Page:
ORLANDO, Fla. (AP) — On the first day of free agency, Goran Dragic committed to return.

On the second, Dwyane Wade said he was coming back.

On the third, the Miami Heat could finally exhale — a little, anyway.

It was back to business for the Heat on Friday, when the team's summer-league club wrapped up a five-session, three-day training camp of sorts in Miami before heading to Orlando and the start of offseason play on Saturday. While team officials — prohibited by league rule from talking about the commitments until the NBA moratorium ends July 9 — remained silent, players said they were thrilled that Miami's primary pieces of free-agent business are complete.

"I'm truly happy for D-Wade," said Zoran Dragic, Goran's brother. "D-Wade is the heart of this team. He's sacrificed so much for this team. I think we've got a really good team for next year."

Much has been made of Wade's sacrificing for the Heat in past contracts. In an interview with The Associated Press, Wade said one of the reasons he opted not to accept a three-year deal this summer was to ensure Miami would keep its financial flexibility going forward. It's likely that the team will add at least a few more pieces this summer, then will need balance in the checkbook during next year's anticipated free-agent frenzy.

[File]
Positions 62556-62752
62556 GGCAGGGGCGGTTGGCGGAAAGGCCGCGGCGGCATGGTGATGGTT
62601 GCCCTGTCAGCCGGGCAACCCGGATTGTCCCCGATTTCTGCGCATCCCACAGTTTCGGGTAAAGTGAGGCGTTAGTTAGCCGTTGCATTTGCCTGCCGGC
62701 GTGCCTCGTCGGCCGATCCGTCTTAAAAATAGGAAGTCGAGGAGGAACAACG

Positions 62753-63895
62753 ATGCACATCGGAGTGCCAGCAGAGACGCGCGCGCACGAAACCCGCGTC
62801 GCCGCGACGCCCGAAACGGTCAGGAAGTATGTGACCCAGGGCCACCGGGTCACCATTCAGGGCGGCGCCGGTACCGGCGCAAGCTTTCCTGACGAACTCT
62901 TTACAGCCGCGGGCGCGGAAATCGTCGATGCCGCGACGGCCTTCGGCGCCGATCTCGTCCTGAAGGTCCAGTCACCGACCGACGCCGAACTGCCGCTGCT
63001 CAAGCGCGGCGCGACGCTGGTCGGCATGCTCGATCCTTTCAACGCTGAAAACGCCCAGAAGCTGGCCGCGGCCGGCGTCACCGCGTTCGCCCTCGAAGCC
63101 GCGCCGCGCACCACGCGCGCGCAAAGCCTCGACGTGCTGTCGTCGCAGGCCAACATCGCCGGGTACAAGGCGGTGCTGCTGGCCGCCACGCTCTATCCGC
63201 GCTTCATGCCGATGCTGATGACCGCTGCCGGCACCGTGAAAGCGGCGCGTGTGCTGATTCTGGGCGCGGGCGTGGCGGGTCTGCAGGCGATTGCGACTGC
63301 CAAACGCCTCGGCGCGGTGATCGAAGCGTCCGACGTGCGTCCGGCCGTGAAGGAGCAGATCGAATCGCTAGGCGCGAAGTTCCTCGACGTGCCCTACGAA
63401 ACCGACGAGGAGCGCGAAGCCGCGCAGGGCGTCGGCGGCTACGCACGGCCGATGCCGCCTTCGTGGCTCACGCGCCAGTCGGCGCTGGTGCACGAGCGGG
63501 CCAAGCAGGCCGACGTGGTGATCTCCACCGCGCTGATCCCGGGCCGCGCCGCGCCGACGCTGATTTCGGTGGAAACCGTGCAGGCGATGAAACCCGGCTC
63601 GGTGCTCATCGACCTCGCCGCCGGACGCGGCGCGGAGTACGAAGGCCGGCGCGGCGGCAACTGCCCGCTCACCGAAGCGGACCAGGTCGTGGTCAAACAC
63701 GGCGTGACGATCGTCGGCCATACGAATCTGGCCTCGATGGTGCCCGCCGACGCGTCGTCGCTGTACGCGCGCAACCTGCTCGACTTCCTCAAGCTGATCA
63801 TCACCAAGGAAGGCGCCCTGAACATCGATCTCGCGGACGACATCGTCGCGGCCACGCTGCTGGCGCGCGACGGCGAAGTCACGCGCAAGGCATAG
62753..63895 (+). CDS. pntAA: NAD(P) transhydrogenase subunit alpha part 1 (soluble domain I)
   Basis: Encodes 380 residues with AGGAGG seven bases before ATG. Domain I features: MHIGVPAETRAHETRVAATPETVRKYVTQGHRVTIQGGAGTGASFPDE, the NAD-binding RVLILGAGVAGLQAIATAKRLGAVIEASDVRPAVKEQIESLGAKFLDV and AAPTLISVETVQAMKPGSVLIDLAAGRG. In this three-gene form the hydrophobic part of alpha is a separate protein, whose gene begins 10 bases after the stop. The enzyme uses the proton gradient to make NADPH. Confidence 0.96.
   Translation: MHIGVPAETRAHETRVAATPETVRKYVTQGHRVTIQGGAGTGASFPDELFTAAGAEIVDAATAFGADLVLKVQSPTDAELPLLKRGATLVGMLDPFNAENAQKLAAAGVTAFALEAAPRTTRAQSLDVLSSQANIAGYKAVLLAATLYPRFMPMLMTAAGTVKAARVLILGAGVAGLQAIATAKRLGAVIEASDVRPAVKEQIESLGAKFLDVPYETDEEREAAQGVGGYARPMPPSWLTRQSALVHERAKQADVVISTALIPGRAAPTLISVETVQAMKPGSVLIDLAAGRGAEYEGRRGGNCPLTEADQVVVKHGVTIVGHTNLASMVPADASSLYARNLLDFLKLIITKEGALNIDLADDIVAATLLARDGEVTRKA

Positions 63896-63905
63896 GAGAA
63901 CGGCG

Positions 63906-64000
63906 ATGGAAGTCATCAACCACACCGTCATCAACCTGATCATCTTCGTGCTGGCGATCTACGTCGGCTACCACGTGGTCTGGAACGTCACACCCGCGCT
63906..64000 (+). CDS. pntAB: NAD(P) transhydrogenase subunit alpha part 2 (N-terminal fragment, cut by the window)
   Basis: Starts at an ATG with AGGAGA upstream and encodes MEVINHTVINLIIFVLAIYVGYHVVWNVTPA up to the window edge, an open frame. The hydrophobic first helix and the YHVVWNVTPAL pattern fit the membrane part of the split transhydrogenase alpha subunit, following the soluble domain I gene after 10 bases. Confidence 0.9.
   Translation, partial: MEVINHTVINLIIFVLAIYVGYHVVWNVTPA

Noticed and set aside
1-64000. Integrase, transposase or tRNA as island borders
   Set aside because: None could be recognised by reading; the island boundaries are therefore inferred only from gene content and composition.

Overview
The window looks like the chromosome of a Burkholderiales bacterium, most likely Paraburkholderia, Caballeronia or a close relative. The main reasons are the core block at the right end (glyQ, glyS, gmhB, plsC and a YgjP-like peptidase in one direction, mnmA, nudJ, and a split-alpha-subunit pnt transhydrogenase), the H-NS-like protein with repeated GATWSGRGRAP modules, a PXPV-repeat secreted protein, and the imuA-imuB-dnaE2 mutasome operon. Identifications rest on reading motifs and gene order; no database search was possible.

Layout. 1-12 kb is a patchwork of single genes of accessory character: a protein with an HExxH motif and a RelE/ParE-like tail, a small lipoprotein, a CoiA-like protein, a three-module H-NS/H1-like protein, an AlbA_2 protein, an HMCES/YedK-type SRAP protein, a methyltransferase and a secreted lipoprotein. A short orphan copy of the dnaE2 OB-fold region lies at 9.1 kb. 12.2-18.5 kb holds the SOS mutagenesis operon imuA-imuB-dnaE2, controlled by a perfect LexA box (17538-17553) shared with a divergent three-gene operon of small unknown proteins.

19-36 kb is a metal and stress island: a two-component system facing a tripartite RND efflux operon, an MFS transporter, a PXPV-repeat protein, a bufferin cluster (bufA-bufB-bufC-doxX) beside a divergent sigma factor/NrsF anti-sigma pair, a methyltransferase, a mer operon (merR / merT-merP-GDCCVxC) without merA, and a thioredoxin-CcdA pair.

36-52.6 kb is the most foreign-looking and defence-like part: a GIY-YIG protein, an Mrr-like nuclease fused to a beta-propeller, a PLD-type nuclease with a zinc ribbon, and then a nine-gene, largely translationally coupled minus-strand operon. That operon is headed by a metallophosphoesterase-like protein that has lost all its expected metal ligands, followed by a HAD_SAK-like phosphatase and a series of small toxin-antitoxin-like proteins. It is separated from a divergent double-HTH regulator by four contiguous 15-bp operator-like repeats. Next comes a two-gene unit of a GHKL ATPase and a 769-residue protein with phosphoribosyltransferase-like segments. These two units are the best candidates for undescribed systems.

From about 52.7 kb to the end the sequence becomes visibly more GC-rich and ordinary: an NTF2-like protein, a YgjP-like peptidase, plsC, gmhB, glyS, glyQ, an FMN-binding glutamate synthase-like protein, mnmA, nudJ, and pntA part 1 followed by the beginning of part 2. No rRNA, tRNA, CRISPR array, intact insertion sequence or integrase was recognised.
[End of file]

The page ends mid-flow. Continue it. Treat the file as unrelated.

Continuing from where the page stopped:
Goran Dragic — who could have gotten nearly $110 million over five years — wound up agreeing with the Heat for a figure that when formally calculated will be between $85-90 million over five years.

"It was not about the money so much," Zoran Dragic said. "It was about family, the organization. This is one of the top organizations. We're trying to win a championship, and that was a reason why he wanted to stay."

The Heat are still talking to some free agents, most notably Portland forward LaMarcus Aldridge. It's not known when Aldridge will make a decision on his future, and it's still believed that Miami could be a longshot in the race to land the 6-foot-11 standout.

There was one piece of official business for the Heat to handle Friday.

Rookie forward Justise Winslow, the No. 10 pick in this year's draft, signed his first professional contract. He'll make about $2.5 million this coming season, $2.6 million in 2016-17, and the Heat would still have his rights after that season.

"The whole money thing is nice, but I'm just out here trying to play the game," said Winslow, who spent one year at Duke and helped the Blue Devils win this year's NCAA championship before turning pro. "It's nice to get paid for it. That's a plus."

Winslow will be on display Saturday at 9 a.m. when the Heat open summer play. The Heat will be in Orlando until Friday, then fly to Las Vegas to play in the summer league there.

"They're ready to play someone," Heat coach Erik Spoelstra said, "even if it's at 9 a.m."